Running His Own Show : ‘Gonzo Country’ Performer Jerry Jeff Walker Finds Great Rewards in Taking Control of His Career
You’ll almost never see an interview with a musician over 40 in which, at some point, the subject doesn’t take a few well-aimed shots at the music industry’s powers-that-be. There seems to be a pervading sense of victimization, impotence and, ultimately, resignation to some dark conspiracy against veteran recording artists who, fairly or not, feel exploited and abused by the people behind the scenes.
Jerry Jeff Walker has been among the most vocal critics of the bigwigs on music row. “The only way to make any money these days,” he said in 1991, “is to earn enough that, after they get done (messing with) you, there’s still a little bit left over.” But instead of just bemoaning his circumstances, Walker, at 52, has taken an old axiom to heart:
“If you want something done right, do it yourself.”
The grizzled singer/songwriter--who plays tonight at the Coach House in San Juan Capistrano--has taken the reins of his own career in hand, instead of yielding them to people he doesn’t trust. Along with his wife, Susan, he has established Tried and True Music to control virtually every aspect of his business affairs.
“We own our own airplane, we’re our own travel agent, our own booking agent, our own record company, our own PR firm, our own accounting firm, our own publishing firm,” Walker said Monday from his home office in Austin, Tex. “We’re a little million-dollar cottage industry.
“It gives a lot of percentages back to us that we can work with, and we’re busy all the time. You have to figure out ways to do things on your own. I do my own thing, and I don’t pay much attention to what anyone else is doing.”
He has released five albums on the Tried and True label, most recently “Viva Luckenbach” a few months ago. “The album is real Texas-y,” he drawled. “It turned out real good; I’m real happy with it. There’s a song on there called ‘Keep Texas Beautiful’ that’s about changing times. They say in a few years, Texas will be right next to California in terms of its population. I don’t know how many (doggone) people there are in this world, but it looks like they’re all gonna be down here soon.”
Walker started out on the New York folk scene in the ‘60s and made his first real dent when the Nitty Gritty Dirt Band scored a Top 10 hit with his “Mr. Bojangles” in 1970. He has released 25 albums that have sold in relatively small but steady quantities to his devoted, sometimes near-obsessive fans.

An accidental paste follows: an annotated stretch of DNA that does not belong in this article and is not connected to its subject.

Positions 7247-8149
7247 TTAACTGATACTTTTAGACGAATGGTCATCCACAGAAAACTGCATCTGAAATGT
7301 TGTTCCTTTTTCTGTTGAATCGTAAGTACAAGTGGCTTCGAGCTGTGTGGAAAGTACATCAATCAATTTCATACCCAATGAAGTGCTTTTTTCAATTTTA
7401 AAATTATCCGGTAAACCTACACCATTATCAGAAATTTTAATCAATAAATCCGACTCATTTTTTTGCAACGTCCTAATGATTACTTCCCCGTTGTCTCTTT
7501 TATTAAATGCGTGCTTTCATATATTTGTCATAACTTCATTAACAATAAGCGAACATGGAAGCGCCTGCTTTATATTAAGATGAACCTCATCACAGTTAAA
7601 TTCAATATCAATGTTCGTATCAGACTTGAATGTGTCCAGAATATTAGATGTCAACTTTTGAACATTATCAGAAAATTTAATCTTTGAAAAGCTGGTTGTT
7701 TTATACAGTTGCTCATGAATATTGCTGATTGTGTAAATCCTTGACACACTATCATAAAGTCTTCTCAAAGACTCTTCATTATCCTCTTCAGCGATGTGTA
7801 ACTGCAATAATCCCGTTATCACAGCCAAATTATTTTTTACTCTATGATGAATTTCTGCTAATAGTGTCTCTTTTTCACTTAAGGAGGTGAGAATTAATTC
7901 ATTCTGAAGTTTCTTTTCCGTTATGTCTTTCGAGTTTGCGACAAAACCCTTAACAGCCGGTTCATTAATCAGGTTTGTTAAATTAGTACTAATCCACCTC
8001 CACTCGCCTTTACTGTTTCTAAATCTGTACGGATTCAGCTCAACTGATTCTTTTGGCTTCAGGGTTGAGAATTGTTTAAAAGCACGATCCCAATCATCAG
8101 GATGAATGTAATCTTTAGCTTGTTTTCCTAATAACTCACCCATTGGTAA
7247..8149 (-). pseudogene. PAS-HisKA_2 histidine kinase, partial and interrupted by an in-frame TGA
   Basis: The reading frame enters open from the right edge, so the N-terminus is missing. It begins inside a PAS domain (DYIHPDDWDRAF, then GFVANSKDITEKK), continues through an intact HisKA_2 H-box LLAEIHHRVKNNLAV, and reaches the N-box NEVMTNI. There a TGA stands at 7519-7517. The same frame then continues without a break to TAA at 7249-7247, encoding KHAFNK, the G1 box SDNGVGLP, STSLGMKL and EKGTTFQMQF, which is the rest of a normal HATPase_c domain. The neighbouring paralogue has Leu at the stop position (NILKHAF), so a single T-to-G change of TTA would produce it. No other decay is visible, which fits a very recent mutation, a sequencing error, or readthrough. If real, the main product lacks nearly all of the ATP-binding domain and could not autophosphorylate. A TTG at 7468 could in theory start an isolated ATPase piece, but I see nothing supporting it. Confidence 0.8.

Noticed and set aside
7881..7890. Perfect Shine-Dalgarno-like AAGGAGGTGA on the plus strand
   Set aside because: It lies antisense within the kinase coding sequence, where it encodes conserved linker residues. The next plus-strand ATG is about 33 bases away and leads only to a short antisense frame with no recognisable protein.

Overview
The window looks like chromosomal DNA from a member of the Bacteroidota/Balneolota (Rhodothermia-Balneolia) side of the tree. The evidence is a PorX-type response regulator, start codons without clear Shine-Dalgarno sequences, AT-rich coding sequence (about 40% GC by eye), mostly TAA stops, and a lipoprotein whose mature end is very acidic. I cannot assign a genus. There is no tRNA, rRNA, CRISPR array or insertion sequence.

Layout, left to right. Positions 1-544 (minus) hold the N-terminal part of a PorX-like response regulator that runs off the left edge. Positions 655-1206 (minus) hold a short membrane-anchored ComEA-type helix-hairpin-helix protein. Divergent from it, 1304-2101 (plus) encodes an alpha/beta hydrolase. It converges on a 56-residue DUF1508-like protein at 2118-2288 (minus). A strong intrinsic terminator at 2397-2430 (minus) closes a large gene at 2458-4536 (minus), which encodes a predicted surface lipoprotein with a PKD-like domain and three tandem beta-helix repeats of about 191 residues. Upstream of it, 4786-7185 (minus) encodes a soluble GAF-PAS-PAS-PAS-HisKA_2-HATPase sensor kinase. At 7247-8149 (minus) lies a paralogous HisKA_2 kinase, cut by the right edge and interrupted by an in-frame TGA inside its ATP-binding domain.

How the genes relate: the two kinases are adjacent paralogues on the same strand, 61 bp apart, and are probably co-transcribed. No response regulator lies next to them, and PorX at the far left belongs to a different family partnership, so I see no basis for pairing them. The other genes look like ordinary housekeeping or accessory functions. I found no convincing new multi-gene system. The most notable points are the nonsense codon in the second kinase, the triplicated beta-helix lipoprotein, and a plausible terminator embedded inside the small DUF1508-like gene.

“Taking over our own business and running it ourselves has tied us even more to our fans,” he noted. “We’ve got more than 40,000 names on our mail-out newsletter, so the fans pick up on (concert) dates way in advance. The clubs will call and say, ‘I’ve already sold 100 tickets and I haven’t even advertised yet.’
“Our audience is really upbeat,” he added. “Likes to have a good time. They’re not introverted or shy.”
That’s something of an understatement: Walker’s fans tend to be a boozy, sometimes rowdy lot of fun-seekers, following the lead of their notorious idol. There is a rare and special closeness between the man and the fans, a relationship he seals by actually throwing parties for his roving band of admirers.
“We have fan outings where we go to New Orleans for a weekend. Then we go to Belize for a couple weeks every January and take over a resort. We go snorkeling, scuba diving, eat lots of fish, get drunk, sleep under the stars and play music. We’ve got a bumper sticker that says, ‘You Got to Belize.’ ”
Walker’s music is hard to define. Such songs as “Up Against the Wall, Redneck Mother” and “L.A. Freeway” blend strains of honky-tonk, folk and rock in ways that blur categorical lines. So, in keeping with his do-it-ourselves credo, Walker and his fans have come up with a term of their own to describe it: “Gonzo Country.”
“Gonzo means taking an unknown thing to an unknown place for a known purpose,” he explained, laughing. “But sometimes we’re lost in an unknown place for no known purpose.”
* Jerry Jeff Walker sings tonight at the Coach House, 33157 Camino Capistrano, San Juan Capistrano. Diamondback opens at 8. $19.50. (714) 496-8930.